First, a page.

One of the MPs we had the chance to engage with during the seminar, Leah Gazan (NDP, Winnipeg Centre) discussed this topic with power and passion. She focused on the need for free, prior, and informed consent (FPIC) of Indigenous people for what happens on their sovereign lands. She discussed Canada’s colonial past, and the government’s refusal to recognize the need for real and lasting social change—which is what these non-violent protests are demanding. Though she said many powerful, intentional things it was an offhand comment she made to her co-presenter, Steve Heinrichs from Mennonite Church Canada, that stuck in my mind: “I’m sorry” she said. “I’ve been busy. We’re in the middle of a revolution.”

Living in Canada, I didn’t expect the use of active non-violence for social change to be so necessary so close to home. This realization—that this is happening in the immediate moment, here at home—is a large part of what I took away from the seminar.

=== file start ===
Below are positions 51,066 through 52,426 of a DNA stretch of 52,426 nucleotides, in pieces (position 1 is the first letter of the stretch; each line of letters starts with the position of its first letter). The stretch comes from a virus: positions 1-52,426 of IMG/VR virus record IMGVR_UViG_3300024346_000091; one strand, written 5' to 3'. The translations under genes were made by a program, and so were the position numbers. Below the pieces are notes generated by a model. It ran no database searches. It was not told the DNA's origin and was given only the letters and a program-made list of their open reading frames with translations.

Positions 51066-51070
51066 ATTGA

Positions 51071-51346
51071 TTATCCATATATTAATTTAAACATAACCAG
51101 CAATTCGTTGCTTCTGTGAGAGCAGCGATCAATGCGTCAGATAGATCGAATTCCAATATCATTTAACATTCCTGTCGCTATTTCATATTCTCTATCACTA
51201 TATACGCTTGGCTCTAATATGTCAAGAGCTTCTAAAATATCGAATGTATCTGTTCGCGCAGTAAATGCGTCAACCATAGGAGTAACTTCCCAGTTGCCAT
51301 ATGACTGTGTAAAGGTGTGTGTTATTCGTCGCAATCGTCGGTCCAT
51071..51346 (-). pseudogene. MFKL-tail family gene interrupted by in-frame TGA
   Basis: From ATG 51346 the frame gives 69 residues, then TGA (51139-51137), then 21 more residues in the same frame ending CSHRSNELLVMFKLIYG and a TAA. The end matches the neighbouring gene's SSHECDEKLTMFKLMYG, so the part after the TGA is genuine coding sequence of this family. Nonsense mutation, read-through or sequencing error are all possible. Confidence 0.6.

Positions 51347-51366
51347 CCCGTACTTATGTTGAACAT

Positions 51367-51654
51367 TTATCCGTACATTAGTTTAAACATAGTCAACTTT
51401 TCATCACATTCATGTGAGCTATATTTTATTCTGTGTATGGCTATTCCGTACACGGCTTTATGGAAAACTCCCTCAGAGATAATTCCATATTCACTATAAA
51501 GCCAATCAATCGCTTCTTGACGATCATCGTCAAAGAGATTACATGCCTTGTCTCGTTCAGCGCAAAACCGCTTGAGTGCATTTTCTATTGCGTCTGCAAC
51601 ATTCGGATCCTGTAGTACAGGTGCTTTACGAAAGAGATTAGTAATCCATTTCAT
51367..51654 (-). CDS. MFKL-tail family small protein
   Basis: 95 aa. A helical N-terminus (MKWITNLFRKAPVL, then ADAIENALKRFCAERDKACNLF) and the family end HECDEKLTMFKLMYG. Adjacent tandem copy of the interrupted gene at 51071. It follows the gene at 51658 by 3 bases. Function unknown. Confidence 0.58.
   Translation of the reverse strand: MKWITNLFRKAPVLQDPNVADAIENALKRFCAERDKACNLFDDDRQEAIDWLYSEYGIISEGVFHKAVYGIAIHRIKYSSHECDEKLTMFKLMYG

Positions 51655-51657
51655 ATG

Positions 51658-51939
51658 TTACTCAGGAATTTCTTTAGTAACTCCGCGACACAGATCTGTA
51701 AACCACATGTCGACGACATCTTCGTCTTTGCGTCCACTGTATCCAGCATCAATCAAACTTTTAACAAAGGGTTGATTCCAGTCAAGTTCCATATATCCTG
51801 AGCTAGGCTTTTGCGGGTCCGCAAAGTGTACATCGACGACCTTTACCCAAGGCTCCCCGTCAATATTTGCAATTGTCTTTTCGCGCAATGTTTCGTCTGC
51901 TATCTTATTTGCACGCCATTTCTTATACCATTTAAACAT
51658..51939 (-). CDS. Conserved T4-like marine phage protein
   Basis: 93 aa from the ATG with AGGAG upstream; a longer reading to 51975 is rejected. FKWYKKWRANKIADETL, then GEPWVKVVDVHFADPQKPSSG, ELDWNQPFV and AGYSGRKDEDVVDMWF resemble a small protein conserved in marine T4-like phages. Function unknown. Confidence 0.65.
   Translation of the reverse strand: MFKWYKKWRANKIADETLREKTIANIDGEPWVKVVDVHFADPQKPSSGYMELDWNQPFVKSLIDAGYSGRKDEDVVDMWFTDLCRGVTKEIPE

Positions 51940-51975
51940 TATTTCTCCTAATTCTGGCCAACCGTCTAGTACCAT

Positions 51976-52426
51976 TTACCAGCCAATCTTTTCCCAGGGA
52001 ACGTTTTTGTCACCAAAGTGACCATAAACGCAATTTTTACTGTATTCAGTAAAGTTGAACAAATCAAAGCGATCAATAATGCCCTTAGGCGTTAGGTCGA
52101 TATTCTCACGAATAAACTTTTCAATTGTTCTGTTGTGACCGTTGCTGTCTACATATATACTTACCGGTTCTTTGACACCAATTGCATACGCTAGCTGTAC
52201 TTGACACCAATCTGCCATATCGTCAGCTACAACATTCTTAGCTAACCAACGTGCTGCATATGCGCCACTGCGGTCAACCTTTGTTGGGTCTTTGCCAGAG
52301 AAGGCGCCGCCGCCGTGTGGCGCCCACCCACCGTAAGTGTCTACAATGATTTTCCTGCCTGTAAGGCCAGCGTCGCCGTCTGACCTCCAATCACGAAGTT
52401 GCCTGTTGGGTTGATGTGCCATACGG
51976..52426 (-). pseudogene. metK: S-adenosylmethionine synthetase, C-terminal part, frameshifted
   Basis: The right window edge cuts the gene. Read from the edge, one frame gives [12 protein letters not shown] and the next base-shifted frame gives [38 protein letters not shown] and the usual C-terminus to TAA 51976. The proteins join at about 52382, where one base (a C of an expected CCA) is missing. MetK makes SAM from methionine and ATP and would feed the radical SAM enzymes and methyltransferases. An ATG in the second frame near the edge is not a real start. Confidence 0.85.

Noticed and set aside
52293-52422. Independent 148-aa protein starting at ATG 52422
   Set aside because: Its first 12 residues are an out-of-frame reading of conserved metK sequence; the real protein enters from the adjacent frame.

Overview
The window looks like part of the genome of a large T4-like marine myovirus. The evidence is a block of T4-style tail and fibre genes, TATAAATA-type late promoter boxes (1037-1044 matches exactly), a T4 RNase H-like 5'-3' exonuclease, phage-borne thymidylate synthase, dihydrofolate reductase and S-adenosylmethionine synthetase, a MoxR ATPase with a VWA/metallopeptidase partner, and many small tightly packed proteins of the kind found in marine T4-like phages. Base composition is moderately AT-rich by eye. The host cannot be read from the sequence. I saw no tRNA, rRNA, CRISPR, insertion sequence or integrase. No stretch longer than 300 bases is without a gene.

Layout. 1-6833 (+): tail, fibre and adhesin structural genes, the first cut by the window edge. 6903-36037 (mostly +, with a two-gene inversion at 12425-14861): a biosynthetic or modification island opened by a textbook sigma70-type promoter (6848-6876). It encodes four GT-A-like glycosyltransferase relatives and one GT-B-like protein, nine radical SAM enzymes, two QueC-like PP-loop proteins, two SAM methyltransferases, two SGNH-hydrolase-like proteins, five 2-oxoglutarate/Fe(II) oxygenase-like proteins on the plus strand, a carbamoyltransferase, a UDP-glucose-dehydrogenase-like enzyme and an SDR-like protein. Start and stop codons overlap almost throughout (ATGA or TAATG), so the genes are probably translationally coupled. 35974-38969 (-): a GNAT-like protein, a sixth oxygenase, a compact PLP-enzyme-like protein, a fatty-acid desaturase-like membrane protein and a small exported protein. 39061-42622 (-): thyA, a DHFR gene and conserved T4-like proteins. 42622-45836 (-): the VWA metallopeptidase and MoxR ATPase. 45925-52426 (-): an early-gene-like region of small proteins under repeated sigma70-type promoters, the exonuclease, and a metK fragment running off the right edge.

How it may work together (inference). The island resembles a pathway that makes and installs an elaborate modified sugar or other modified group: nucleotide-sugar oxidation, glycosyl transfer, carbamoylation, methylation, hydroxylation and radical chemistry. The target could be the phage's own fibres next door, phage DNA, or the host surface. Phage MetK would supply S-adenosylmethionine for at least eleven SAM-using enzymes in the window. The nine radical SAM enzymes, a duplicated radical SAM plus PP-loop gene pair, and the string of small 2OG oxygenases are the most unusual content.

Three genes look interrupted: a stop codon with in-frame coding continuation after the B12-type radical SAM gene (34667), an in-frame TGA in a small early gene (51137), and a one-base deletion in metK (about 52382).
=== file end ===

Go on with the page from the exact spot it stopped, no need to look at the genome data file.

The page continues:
Solidarity actions or protests are controversial to some because they threaten the way of life enjoyed by many Canadians, shopping for groceries, and using propane shipped by train to heat their homes. When we attended Question Period in the House of Commons during the seminar, this was an argument often raised by members of the Opposition. It struck me, however, that this is the way in which change happens: positions must be made, and held, and power recognized. Democracy in Canada, then, does not only exist in the green velvet chairs of elected representatives—the power of the people is evident in their action and voice through non-violent-protest. A fellow student from Alberta sitting next to me during the session noted that “it takes very few people to start the shutdown of a nation’s economy.” That is non-violent action for social change, in action.